Carving – some of my lino carving methods No.1

These are 3 of my previous design art series I as examples of carving linoblocks.

What you will notice is that I have used 2 different types of lino I have used.

The red brown one is some lino I had bought in a really large piece and this is the 2nd last one I am carving using this particular brand. the last one is the one I am still working on – I find it easy to carve and great for larger areas but a bit ‘crumbly’ in the very fine sections of my carving and therefore a little annoying.

The linoblock below is the finished Banksia serrata – Old Man Banksia – part of the Design Art series and is the grey Silkcut Lino – as I have said before I am so glad they went back to the ‘older’ style of grey lino recipe rather than the one that was a very light brown that I found difficult to work with.  It was a complex design from the perspective of lots of small lines and spaces but worth it for the final results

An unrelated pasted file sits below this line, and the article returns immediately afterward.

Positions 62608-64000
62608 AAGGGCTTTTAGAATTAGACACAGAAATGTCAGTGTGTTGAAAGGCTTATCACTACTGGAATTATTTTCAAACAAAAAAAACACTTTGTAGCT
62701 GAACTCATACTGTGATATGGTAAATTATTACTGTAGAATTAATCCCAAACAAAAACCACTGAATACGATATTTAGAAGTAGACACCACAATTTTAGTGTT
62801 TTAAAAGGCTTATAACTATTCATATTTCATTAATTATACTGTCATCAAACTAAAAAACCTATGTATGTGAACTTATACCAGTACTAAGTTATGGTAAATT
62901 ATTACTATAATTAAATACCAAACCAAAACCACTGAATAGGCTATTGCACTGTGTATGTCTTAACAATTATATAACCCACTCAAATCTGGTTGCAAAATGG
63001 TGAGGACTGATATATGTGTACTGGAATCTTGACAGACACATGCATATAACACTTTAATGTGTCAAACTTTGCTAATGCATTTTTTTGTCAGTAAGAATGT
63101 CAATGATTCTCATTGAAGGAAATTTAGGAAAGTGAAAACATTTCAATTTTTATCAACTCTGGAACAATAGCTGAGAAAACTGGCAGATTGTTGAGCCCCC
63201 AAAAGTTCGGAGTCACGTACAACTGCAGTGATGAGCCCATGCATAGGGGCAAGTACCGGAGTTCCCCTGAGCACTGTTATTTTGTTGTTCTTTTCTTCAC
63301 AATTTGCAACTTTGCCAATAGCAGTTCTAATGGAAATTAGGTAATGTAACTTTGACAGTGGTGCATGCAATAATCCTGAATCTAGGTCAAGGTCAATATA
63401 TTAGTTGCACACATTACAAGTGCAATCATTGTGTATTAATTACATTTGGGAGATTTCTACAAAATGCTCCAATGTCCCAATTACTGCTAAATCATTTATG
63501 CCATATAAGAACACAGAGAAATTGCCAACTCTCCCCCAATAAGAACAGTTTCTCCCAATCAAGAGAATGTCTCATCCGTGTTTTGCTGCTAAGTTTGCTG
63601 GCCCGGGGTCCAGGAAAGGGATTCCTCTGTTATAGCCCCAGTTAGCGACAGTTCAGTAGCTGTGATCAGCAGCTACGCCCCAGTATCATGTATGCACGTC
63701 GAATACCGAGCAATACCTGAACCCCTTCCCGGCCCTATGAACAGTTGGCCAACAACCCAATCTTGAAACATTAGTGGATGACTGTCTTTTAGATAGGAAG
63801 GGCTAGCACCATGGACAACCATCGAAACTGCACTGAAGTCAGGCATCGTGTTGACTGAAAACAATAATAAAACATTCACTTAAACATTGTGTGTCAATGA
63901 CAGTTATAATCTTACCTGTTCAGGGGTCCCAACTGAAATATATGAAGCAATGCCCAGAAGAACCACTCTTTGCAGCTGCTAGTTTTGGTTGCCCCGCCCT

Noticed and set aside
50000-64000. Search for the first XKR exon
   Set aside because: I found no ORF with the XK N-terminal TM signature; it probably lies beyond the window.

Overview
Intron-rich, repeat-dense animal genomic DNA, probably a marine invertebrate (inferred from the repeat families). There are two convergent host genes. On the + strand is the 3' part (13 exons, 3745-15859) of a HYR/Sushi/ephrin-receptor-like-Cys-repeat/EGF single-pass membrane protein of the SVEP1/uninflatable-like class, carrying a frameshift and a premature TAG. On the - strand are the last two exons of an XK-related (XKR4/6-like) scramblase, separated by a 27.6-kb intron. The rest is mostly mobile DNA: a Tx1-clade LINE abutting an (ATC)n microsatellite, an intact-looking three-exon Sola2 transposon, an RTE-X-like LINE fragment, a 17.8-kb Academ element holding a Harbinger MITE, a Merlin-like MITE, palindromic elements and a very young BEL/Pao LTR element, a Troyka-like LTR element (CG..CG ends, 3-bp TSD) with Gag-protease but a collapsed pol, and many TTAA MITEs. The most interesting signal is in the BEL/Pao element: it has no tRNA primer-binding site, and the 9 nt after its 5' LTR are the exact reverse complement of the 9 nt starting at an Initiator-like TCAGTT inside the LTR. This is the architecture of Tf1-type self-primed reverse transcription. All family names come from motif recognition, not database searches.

So these two linoblocks are finished carving are essentially ready to proof print.

I do like to print a few blocks at a time as it means I have to only set up and clean up once and sometimes it helps with getting a good flow when you are printing.

You have more time to get into a rhythm and get some nice printing happening.

The linoblock below is of Australian Rainforest Flowers.

It is again quite a complicated and intricate design – what I would say is a very ‘busy’ design.

So my method of working with carving this particular block was to essentially start by carving around the outlines of the sections I wish to carve out the centre of to leave the ‘white spaces’ of the print with a fine blade. I then come back with a larger blade to actually scoop out these broader sections. This way can see the whole design with clear outlines and hopefully will be prevented from carving out the wrong sections.

I finally finish by coming back over the design again with the very fine blade and set up nice sharp clean edges so that I can get nice clean edges over the whole design for printing. It is time-consuming but I get the print that I want at the end of the day!

So below is PART 1 of the carving – the initial outlining of the design completed – now about to start with the wide blade and scoop out the larger areas I want to be white/colour.

Copyright – Lynette Weir
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